Saab H engine
The Saab H engine is a redesign of the Saab B engine, which in turn was based on the Triumph Slant-4 engine. Despite the name it is not an H engine or horizontally opposed engine, but a slanted inline-4. The H engine was introduced in 1981 in the Saab 900 and was also used in the Saab 99 from 1982 onwards and the Saab 90. It continued in use in the 900/9-3, 9000, and 9-5. The 2003 GM Epsilon-based 9-3 switched to the GM Ecotec engine, leaving the 9-5 as the sole user of the H engine. The last model year for this family of engines was 2009. The tooling and know-how was sold to BAIC.
All versions feature a grey cast iron block and an aluminum head with a single or double overhead chain driven camshafts. SOHC engines use two valves per cylinder and DOHC versions use four valves per cylinder with a pentroof chamber, the valve angle being 22 degrees from vertical. All engines use flat inverted bucket type valve lifters, hydraulic in the case of DOHC engines.
The engines were given numbers, for instance B201 is a 2.0 litre (20) engine with one camshaft.
B201 is the original H engine with two valves per cylinder and a single overhead camshaft. It was introduced in 1981 and unlike the B engine it did not have the central shaft which used to power the distributor, oil- and coolant pump. Instead the distributor is located at the front of the cylinder head and directly driven by the camshaft, while the integrated waterpump was replaced with a separate unit to the rear of the engine.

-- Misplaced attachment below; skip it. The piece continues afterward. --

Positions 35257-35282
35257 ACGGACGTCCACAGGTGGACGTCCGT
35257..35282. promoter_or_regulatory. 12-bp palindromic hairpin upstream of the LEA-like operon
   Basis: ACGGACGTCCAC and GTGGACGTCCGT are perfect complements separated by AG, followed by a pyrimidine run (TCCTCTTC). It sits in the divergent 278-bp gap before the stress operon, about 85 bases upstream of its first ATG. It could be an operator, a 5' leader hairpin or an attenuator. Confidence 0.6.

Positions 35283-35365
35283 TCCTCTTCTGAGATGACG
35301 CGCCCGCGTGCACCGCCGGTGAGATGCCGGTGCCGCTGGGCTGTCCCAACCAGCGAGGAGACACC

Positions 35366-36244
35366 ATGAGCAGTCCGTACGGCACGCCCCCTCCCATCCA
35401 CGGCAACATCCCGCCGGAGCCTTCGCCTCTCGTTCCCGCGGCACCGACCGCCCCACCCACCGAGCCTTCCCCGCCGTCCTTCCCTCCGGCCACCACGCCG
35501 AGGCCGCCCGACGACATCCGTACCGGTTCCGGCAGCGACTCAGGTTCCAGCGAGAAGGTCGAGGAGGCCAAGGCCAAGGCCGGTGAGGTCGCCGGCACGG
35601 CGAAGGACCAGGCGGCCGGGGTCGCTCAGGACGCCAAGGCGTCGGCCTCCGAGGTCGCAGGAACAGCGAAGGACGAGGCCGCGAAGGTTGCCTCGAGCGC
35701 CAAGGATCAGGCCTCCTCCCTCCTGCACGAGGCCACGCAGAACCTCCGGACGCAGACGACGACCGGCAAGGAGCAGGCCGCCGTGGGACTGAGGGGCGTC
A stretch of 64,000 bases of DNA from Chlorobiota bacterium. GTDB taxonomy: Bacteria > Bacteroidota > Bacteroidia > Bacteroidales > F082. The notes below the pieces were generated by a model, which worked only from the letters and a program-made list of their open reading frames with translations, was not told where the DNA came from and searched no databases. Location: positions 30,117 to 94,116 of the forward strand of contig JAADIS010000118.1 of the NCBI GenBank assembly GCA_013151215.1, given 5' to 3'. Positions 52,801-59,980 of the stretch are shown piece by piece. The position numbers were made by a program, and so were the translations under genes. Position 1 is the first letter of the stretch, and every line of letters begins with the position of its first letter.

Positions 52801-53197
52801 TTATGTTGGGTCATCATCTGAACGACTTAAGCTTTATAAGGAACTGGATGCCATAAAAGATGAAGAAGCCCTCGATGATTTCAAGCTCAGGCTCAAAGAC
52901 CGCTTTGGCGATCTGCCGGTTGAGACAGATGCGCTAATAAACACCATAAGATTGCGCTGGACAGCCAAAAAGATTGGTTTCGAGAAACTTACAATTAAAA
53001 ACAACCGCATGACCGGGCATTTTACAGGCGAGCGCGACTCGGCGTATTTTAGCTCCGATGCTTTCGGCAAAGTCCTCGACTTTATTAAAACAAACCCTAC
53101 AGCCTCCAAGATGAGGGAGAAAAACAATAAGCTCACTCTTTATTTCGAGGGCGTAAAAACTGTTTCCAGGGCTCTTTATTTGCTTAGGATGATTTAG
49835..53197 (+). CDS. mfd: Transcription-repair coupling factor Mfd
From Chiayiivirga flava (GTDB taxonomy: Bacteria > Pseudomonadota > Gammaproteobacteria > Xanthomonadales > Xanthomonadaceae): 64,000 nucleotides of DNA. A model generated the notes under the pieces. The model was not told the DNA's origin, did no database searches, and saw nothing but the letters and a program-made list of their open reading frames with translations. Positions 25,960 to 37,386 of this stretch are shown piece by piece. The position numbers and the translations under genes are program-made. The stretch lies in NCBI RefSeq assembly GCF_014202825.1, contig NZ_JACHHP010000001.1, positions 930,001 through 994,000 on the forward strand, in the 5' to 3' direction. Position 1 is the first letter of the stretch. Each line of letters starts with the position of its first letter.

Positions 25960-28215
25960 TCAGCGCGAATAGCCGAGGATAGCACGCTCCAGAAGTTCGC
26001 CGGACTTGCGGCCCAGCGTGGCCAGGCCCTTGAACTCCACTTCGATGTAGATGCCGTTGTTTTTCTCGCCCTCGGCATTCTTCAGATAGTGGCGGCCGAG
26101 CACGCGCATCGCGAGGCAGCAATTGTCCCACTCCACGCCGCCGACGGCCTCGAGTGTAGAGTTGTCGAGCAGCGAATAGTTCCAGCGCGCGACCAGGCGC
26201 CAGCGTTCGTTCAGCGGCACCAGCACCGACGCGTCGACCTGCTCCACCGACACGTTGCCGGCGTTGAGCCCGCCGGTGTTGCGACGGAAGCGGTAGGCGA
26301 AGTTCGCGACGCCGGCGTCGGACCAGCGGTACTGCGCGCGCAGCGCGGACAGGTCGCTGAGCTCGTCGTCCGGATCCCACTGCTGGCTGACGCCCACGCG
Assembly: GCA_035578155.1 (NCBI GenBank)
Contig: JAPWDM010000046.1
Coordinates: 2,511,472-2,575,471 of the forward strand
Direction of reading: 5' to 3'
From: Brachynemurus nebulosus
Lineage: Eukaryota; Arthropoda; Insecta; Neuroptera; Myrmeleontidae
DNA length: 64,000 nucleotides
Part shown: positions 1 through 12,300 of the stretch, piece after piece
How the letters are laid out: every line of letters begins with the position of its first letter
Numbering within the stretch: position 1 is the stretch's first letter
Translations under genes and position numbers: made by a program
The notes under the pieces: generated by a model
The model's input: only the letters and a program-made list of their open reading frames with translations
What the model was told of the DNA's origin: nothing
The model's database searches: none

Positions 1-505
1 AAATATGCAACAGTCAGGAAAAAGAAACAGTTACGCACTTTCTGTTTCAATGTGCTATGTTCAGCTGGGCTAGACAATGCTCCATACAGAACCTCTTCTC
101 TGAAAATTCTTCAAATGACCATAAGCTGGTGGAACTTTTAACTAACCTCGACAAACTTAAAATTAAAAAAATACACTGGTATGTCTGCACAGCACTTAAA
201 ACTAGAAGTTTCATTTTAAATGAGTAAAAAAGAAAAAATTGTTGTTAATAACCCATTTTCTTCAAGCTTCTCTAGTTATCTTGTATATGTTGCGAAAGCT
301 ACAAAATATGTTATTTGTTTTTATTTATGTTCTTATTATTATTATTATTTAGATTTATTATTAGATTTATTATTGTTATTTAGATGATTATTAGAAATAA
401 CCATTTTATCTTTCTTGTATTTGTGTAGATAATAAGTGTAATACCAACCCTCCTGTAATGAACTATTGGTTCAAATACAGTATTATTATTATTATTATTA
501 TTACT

It was available with 100 PS (74 kW; 99 hp) at 5200 rpm using a single carburettor, 108 PS (79 kW; 107 hp) at 5200 rpm using a dual carburettor, 118 PS (87 kW; 116 hp) at 5500 rpm using Bosch K-Jetronic fuel injection and a turbocharged, fuel injected version with 145 PS (107 kW; 143 hp) at 5000 rpm. In 1986 an intercooled version of the turbo engine also became available, it produced 155 PS (114 kW; 153 hp) at 5500 rpm.
Valmet Automotive in Uusikaupunki planned also a downsized 1.6 liter version of B201 mainly due Finnish vehicle tax laws. Downsizing was made just with smaller cylinder bore. Prototype produced 92 hp at 5400 rpm with Bosch K-jetronic fuel injection. One prototype engine is displayed in Uusikaupunki Saab-museum.
B202 & B212
In 1984, Saab added a 16 valve cylinder head with double overhead camshafts. They retroactively renamed the 8-valve version the B201 and used B202 as the name of the new multi-valve unit. Another notable addition to the B202 was hydraulic valve lifters and Ecopower ("ep" in Italy, "(900)S" elsewhere), with a pre-heated catalytic converter for reduced emissions.